It's a variation on the car-key theme: If you put the keys in the same place every time, you wouldn't forget where they are.

And then I smile. A little forgetfulness is normal at any age.

© 2009 The Washington Post Company

back to top

other articles


A little extra weight may not be a big deal as time goes by

Some longtime couples find that not breaking up is hard to do

Long goodbye of the elderly can create crises for family caregivers

Julia Child's co-author succeeded in the kitchen but also in second half of life

Obama's struggle with health-care reform echoes Clintons' failure in 1994


Doing time well past their prime

Rather than Worry about Dementia, Forget About it!

The Pauses That Refresh

Not Too Old To Do Wrong

A Sisterhood That Edures for Decades

Looking for Heroes? Many of Them Are in the AARP Generation

The Kids Are Gone. Now What Is Marriage All About?

Falling in Love Again: It's Never Too Late

Now You're Talking: Fear Plus Rage Can Lead to Action

Boom and Doom


In a Role Reversal, the Older Generation Tests the Limits

An Extra Ten and Young Again

Passing Down a Family Legacy

Diagnosis Shock - responding to illness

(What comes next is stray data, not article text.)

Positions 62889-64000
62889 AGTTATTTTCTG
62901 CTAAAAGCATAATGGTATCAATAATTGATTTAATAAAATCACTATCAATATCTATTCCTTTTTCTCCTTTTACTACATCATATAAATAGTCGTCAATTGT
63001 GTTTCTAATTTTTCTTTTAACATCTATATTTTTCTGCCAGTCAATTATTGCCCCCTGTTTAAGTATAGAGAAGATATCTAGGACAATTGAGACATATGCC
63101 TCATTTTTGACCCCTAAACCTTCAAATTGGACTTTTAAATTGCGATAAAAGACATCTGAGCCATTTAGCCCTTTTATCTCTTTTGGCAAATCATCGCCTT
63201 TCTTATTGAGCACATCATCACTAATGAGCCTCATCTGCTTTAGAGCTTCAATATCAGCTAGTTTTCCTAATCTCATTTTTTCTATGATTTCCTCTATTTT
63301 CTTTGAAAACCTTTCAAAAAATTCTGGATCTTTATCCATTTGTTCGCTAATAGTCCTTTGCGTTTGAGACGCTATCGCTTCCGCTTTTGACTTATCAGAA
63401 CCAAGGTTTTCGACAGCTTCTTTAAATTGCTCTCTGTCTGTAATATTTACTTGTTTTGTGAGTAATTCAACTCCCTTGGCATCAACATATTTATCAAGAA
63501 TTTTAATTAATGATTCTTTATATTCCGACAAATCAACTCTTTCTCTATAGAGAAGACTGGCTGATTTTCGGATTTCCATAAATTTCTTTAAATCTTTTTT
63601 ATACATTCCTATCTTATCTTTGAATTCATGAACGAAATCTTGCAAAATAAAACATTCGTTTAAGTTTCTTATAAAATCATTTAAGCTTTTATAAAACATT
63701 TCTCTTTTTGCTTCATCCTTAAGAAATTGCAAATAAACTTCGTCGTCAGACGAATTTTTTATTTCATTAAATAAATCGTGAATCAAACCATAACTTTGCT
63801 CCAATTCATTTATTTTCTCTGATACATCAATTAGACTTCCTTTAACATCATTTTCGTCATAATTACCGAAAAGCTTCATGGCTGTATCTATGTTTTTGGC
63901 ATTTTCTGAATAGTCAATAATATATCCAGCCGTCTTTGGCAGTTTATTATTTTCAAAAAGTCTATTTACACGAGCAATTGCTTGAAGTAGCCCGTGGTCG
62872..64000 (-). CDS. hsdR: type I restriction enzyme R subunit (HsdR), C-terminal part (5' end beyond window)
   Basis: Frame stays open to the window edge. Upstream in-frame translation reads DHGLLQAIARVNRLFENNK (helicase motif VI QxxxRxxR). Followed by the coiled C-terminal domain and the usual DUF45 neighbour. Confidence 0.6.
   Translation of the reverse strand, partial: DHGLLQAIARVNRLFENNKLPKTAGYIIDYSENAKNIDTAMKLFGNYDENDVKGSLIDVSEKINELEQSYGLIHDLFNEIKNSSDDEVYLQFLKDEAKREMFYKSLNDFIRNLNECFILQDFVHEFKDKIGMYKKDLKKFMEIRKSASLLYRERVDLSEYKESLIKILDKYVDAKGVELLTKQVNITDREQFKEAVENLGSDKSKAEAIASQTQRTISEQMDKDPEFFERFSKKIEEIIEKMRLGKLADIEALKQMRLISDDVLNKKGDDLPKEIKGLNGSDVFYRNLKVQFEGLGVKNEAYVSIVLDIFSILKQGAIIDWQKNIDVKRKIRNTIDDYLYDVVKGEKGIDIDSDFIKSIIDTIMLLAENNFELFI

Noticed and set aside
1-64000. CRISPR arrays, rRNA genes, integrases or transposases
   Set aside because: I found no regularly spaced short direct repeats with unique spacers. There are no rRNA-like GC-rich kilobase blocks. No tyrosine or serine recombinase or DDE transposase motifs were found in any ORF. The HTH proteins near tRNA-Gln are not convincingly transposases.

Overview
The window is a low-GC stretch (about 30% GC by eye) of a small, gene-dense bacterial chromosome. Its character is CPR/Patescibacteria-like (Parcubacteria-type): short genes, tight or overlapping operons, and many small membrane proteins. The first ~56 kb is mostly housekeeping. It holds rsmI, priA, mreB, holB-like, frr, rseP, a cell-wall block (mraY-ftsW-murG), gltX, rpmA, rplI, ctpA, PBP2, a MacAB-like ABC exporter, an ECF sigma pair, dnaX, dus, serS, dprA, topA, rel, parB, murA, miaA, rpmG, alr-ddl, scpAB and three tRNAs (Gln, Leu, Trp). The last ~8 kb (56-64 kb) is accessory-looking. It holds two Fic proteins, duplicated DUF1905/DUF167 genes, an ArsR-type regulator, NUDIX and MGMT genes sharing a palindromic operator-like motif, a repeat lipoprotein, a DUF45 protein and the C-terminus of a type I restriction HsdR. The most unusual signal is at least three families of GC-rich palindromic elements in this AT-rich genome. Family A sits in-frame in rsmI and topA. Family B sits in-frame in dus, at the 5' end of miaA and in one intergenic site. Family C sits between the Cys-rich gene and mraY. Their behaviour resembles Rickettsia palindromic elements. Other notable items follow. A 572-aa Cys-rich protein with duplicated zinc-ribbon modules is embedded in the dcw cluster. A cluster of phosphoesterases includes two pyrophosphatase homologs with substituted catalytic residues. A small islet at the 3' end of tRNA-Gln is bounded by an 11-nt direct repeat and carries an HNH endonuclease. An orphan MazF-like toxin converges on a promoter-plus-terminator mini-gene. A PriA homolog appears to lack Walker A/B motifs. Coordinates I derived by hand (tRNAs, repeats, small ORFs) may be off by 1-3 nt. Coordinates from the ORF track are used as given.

Raging, Aging Sisters Prove It's Good to Be a Woman

In the End, Love Prevails

Advice to Boomers

Ten Resolutions to change the culture of agin


Finally it's MY TIME: A period once considered retirement age is now a time to refresh, revive and reimagine life.

Grannies wield political power.

Why not turn the life cycle upside down?

Closing the new gender gap.


Bush on Aging: Not Now

Losing your pension and fighting back

Fighting the language of Ageism

Suffering from Retired Spouse Syndrome

Getting married. . . again

Jane Fonda and Me--and our Mothers


What Went Wrong: How Wonks and Pols -- and You -- Fumbled Universal Health Care

High Time

High Time by Abigail Trafford The life of an adventurous journalist navigating her way through new territories—professional and personal in diverse locales

» more about High Time
» buy High Time

As Time Goes By:

As Time Goes By by Abigail Trafford Boomerang Marriages, Serial Spouses, Throwback Couples and Other Romantic Adventures in an Age of Longevity

» about this book
» buy this book

My Time:

My Time by Abigail Trafford Making the Most of the Bonus Decades After 50

» about My Time
» buy My Time

Crazy Time:

Crazy Time by Abigail Trafford Surviving Divorce & Building a New Life

» about Crazy Time
» buy Crazy Time
Abigail Trafford - Author, Journalist and Public Speaker
© 2023 Abigail Trafford
created by APART